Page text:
Last Friday we bid a teary farewell to my beloved father. No one ever told me how painful it would be to lose a parent. I feel like my heart has been ripped out raw from my rib-cage.
When he was diagnosed with lymphoma nearly two years ago, I had no idea what that meant. A Google search linked it to the dreaded ‘C’ word. Lymphoma is a form of cancer that progressively takes over the lymph system, and brings immunity to a faltering halt.
A father is every girl’s very first hero, and mine was a true warrior. He battled with the cancer with unfailing optimism, and even in the dreariest of days, his faith in the Almighty remained rock-solid.
Papa lost his signature moustache to chemotherapy, but his strong resolve kept him going. Some days he was his former self, the boisterous laughter was back. On other days, he was sinking. Sinking and shriveling into a shell of premature aging that was so unexpected for one so fit, firm and enviously healthy.
Living at the other end of the globe, it was a bigger shock for me to see this crippling degradation, one spaced-out visit at a time. At times like this, my deepest regret has been choosing to live so far away.
It was almost like he has been hanging on, waiting for me to see him. I arrived five days prior, and on that day, he was perked up with pillows on his hospital bed, counting down to my arrival.
We hugged, we cried, we laughed and we prayed and prayed. Even when the doctors predicted the end was near, we refused to believe it.
Spooning diluted soup between his stubborn lips, I felt the role reversal of parent and child. And then he would throw out a spark of ‘Papaness‘. He tells me he has to get better, as he needs to make the samosas for the annual Esplanade Day this month. When I tell him I will handle it, he says “People will complain your samosas are not as good as mine!”. His samosas were a work of art, surely mine will be mere potato pastries in comparison.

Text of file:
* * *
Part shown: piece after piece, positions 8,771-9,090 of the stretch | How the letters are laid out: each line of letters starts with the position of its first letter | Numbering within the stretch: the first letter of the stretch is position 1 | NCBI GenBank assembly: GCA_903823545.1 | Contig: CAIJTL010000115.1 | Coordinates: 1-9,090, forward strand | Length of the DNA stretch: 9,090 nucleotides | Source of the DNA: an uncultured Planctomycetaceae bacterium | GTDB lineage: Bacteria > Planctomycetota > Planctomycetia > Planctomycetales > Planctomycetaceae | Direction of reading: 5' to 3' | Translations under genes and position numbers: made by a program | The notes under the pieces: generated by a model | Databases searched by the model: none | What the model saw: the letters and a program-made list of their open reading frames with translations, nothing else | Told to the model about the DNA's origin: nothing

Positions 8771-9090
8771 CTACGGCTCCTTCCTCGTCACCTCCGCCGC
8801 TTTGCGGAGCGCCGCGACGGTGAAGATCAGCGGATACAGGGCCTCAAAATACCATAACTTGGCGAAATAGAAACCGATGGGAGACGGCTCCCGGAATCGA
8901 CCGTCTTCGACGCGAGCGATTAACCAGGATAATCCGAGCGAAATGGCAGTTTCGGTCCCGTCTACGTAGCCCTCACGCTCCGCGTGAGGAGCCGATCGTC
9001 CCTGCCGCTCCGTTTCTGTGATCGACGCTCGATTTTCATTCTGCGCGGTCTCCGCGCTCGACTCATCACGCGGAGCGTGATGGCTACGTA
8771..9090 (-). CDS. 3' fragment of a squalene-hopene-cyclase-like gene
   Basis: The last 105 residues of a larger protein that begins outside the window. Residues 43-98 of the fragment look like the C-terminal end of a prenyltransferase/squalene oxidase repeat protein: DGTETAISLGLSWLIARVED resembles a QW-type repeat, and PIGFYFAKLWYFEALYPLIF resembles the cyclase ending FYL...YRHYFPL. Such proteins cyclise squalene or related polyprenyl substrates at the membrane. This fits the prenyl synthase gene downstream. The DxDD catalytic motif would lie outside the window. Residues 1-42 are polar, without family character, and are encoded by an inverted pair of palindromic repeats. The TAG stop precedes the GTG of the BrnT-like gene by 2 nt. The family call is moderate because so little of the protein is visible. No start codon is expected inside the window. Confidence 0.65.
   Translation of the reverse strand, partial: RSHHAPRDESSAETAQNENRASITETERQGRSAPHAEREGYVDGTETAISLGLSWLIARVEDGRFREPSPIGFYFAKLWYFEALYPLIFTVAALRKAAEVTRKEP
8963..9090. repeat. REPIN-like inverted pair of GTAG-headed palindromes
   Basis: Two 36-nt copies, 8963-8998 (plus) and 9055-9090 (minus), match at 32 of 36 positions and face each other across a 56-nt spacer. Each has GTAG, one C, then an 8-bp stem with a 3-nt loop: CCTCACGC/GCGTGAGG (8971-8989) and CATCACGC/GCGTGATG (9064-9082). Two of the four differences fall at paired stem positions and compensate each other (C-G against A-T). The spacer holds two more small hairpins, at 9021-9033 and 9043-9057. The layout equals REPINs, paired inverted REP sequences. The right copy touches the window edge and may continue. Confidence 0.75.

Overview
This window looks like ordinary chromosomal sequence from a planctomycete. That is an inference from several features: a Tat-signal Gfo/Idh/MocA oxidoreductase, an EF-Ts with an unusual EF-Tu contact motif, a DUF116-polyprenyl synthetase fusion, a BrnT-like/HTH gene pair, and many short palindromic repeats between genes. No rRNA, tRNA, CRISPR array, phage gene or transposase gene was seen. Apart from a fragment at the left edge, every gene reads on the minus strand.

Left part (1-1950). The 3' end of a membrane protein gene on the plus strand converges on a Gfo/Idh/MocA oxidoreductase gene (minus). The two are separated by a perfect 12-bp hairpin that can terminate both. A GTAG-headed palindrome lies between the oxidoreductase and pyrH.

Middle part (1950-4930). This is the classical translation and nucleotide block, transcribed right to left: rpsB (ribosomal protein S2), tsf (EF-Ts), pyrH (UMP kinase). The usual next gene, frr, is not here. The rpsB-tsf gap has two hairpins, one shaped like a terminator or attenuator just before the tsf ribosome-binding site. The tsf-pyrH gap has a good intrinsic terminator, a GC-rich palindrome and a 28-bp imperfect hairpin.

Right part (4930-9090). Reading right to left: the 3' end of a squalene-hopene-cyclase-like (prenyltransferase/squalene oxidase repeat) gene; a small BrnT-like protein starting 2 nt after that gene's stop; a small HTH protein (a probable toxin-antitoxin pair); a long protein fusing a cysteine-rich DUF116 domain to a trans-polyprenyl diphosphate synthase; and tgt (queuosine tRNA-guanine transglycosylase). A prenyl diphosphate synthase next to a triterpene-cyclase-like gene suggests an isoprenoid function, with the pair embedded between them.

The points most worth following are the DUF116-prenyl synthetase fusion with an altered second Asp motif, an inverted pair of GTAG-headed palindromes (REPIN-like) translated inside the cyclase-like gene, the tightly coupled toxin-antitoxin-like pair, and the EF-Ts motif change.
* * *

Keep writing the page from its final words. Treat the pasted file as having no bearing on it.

My father was an avid gardener, and had a special fondness for roses. Our front garden is blooming with his memories.
We have been inundated with calls of condolences from near and far, and from many people my family and I never knew. My father was a very loved man. I hope he realizes just how many people he managed to touch with his kindness, humility and profound love for life.
A neighbor remembers his inspirational tips on keeping healthy, a group of little girls treasure the beaded bangles he lovingly wove for them. An old friend rereads a book he diligently recommended, and this past week I have been flipping though old albums recalling my former healthy, happy, ever-smiling Papa.
Papa lives on in our loving memories. He has shaped the person I am today. When I glance into the mirror, I see bits and pieces of his genes in my features. I remember his cold, life-drawn face. After months of agonizing pain and furrowed brows, he looked so much at peace in the end.
A father’s love is irreplaceable. I feel blessed to have come at the nick of time, to get showered in his unconditional love this one last time. A mere ‘thank-you’ can never cover everything you have done for us Papa, you will be eternally missed. Rest now, rest in peace, ameen.